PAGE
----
Our expert staff have experience and knowledge in all aspects of physiotherapy and sports injury management.

Subscribe to our newsletter

Ice baths - beneficial or just cruel?

By Holly Brasher

Holly recently spoke to GQ magazine on the potential health benefits, dangers and myths surrounding cold water therapies such as ice baths, cryotherapy and more. 

 
Whilst medical science is not supportive of the latest crazes in freezing yourself and similar Holly talked about the use of cold water, warm water and contrast (hot/cold) water immersion that is common among sporting teams as a recovery method. Are they helpful? Or just cruel…
 
Why use Ice baths (cold water immersion)?
Cold water immersion has been shown to improve performance for the second bout of exercise of the day (after the cold water) - mainly for endurance events (and not sprint events).  For example: a tournament where players are playing twice in one day. Subjectively people feel less tired and less sore following cold water immersion and this may be a factor. The hydrostatic pressure created from immersion can also assist swelling and therefore is popular with contact sports. A great example of a good use of ice baths would be following games in a Rugby 7’s tournament where more than one game is played per day.
  
Are there any dangers to undertaking these methods?
There is a level of body temperature that cold therapy becomes detrimental to performance rather than a performance enhancer. It is suggested not going under 10 degrees. I would assume there may be some dangers associated with cryotherapy and the length of time a person is exposed. Similarly, for contrast therapy, due to using hot water, care should be taken in hot and humid environments.
  
Is embarking in cold water therapy as simple as running an ice bath at home, or should you in fact look to more established methods?
The most effective has been shown to be 15 degrees Celsius for at least 5 mins and no more than 20 mins. Although overall there is not too much difference in results between 15-20 degrees so if you don't have access to really cold water (i.e. Ice) then 20 degrees (tap water) would actually be fine. Different temperatures have been shown to be effective for recovery for different types of exercise. Cold water is more effective post non-impact, concentric and high intensity exercise. Contrast therapy (Cold 15 degrees and hot 38 degrees: 7 x 1 min swaps) is better post eccentric exercise.
 
Are there any other benefits?
Reducing your core temperature has also been shown to help aid sleep. So, running your shower cold at the end of your shower for as long as possible before bed will help send you off at night. (the same happened when you increase your core temperature by a few degrees so in cold weather a hot shower is also beneficial for aiding sleep).
 
SquareOne Physio is no stranger to treating high level athletes whose training programs include things such as ice baths. If you would like any information on how to improve your performance in your chosen sport we would be more than happy to answer your questions. 

December 6, 2017 0 Comments

Reader Comments

There are no comments on this post. Be the first!

Add Your Comments


(not published)

Physiotherapy

SquareOne Physiotherapists are experts in the diagnosis, treatment and rehabilitation of musculoskeletal problems.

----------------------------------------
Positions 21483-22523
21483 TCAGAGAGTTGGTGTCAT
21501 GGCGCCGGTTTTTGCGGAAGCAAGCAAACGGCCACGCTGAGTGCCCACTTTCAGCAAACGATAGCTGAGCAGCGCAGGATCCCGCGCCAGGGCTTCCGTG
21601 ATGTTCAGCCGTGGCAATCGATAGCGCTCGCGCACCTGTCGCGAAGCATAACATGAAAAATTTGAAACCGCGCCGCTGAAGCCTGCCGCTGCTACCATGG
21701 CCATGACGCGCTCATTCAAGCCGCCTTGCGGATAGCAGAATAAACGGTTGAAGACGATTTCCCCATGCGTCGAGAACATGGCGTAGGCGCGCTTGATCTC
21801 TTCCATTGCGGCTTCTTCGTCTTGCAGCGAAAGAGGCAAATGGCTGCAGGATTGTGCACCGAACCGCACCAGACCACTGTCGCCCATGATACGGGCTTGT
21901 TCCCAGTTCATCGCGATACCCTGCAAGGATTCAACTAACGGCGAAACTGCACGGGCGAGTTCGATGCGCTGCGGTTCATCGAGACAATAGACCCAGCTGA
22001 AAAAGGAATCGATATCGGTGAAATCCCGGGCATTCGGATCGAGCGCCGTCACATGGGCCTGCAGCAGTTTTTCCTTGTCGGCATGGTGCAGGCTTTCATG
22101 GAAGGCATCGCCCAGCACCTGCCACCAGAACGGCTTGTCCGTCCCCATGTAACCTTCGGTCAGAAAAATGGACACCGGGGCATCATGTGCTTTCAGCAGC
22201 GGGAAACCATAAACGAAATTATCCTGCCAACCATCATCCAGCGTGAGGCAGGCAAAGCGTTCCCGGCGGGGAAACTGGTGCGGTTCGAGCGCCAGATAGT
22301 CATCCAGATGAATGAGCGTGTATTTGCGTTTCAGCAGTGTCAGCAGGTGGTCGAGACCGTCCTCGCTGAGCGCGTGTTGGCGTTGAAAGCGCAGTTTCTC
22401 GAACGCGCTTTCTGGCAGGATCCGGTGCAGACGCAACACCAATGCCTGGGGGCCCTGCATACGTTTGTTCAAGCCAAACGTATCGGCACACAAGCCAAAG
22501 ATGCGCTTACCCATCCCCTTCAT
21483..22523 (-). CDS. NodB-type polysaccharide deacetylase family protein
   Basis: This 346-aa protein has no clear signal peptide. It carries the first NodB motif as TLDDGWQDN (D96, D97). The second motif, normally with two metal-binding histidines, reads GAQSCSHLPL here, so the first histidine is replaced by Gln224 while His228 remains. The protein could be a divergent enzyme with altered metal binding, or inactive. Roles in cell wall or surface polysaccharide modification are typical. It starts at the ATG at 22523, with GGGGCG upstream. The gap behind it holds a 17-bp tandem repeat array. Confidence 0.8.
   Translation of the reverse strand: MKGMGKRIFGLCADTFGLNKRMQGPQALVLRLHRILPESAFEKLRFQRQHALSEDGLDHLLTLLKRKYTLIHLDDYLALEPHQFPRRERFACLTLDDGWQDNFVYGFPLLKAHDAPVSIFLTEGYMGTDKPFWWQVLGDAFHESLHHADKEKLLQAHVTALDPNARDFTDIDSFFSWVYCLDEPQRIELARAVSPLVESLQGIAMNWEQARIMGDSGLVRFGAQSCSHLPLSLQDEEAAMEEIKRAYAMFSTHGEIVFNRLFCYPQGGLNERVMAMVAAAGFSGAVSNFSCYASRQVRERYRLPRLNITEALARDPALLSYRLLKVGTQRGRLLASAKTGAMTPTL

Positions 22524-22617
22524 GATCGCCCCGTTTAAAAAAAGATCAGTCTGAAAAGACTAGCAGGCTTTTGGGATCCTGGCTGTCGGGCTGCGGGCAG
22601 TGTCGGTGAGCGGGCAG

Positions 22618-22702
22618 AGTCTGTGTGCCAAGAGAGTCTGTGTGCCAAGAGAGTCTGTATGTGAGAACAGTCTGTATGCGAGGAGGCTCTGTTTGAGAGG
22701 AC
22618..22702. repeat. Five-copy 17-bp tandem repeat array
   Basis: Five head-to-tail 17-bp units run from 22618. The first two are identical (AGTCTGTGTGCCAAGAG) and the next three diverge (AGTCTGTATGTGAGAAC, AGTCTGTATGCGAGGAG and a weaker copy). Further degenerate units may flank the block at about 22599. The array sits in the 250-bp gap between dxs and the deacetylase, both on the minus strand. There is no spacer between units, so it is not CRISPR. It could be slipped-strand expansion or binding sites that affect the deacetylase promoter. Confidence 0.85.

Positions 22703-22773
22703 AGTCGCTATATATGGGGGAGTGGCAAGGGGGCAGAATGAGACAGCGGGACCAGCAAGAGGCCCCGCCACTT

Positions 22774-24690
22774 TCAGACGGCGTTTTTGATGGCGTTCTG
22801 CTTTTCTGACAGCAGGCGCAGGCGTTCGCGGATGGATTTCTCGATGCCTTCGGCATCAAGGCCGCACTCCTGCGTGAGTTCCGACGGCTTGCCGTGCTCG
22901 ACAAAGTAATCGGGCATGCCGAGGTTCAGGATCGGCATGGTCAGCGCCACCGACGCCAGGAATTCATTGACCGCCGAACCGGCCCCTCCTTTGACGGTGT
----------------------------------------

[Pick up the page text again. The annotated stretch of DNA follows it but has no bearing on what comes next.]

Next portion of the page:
Read more

Massage

SquareOne Remedial Massage Therapists are experienced in a wide range of soft tissue therapy techniques.

Read more

Clinical Pilates

Clinical Pilates involves the conscious recruitment and control of muscular movements in the body.

Read more
  • Kona Race Report 2018
  •  With 2018 coming to a wrap I thought I’d better get my Kona 2018 thoughts out. For all the triathletes out there or anyone that’s interested, here it is.

     
    Sport can be a great metaphor for life. It can be a medium that filters out noise, provides clarity, and elements of a performance can be isolated and distilled down to equate to an outcome. The outcome is usually binary, you play well or you don’t, you execute or you fail, you win or you lose. It’s a platform that with analysis and planning allows purpose and direction. From this process comes clarity and focus. Commitment to the process is really the difference between good and great, it’s what makes elite performers excel in their chosen field. These elements all provide great lessons in life. I’ve taken several weeks to reflect on my post Kona thoughts. One of these reasons is that I’ve simply been flat out getting back to work and I wanted to wait a while to decompress. I didn’t see a lot of value in writing something when I’m still charged from the heat of the battle. A Kona campaign with the intention of performing well is an all consuming task.
  • Top pelvic floor tips every women should follow after having a baby
  • We all hear how important it is to look after your pelvic floor after having a baby - but what does that actually mean?!

     

     

  • Check out our new Performance Programme
  • SquareOne Performance is a physio led Clinical Strength and Conditioning program that is outcome focused and goal orientated. The program is specific to your needs, sport or activity and takes into account your injury history

  • Sol has had her baby!
  • "It's 4.27am and I am awake! I don't remember when was the last time I was awake this early!"

  • Have you heard of the Strappt App?
  •  The Strappt App is a mobile app which utilizes the knowledge and experience of an Australian Physiotherapy Association accredited Sports Physio to educate and assist in the art of joint strapping for injury rehabilitation.